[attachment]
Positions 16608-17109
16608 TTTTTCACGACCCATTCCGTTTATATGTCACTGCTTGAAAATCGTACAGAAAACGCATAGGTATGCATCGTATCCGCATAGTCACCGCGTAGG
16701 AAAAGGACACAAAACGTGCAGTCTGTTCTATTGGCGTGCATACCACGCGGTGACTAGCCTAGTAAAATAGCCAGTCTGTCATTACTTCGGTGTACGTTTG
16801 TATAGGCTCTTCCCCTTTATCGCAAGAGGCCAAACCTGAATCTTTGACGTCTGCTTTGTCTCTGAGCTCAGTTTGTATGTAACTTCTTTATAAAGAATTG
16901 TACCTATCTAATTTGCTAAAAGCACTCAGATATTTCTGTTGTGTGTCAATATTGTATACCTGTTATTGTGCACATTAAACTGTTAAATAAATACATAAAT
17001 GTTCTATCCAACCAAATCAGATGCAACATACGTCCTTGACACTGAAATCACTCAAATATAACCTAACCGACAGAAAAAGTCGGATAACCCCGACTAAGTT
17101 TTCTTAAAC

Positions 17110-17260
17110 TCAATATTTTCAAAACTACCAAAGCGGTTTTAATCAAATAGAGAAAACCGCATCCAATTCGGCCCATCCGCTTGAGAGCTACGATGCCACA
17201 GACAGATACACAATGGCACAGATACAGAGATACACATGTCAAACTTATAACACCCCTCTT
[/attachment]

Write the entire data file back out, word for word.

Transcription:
Positions 16608-17109
16608 TTTTTCACGACCCATTCCGTTTATATGTCACTGCTTGAAAATCGTACAGAAAACGCATAGGTATGCATCGTATCCGCATAGTCACCGCGTAGG
16701 AAAAGGACACAAAACGTGCAGTCTGTTCTATTGGCGTGCATACCACGCGGTGACTAGCCTAGTAAAATAGCCAGTCTGTCATTACTTCGGTGTACGTTTG
16801 TATAGGCTCTTCCCCTTTATCGCAAGAGGCCAAACCTGAATCTTTGACGTCTGCTTTGTCTCTGAGCTCAGTTTGTATGTAACTTCTTTATAAAGAATTG
16901 TACCTATCTAATTTGCTAAAAGCACTCAGATATTTCTGTTGTGTGTCAATATTGTATACCTGTTATTGTGCACATTAAACTGTTAAATAAATACATAAAT
17001 GTTCTATCCAACCAAATCAGATGCAACATACGTCCTTGACACTGAAATCACTCAAATATAACCTAACCGACAGAAAAAGTCGGATAACCCCGACTAAGTT
17101 TTCTTAAAC

Positions 17110-17260
17110 TCAATATTTTCAAAACTACCAAAGCGGTTTTAATCAAATAGAGAAAACCGCATCCAATTCGGCCCATCCGCTTGAGAGCTACGATGCCACA
17201 GACAGATACACAATGGCACAGATACAGAGATACACATGTCAAACTTATAACACCCCTCTT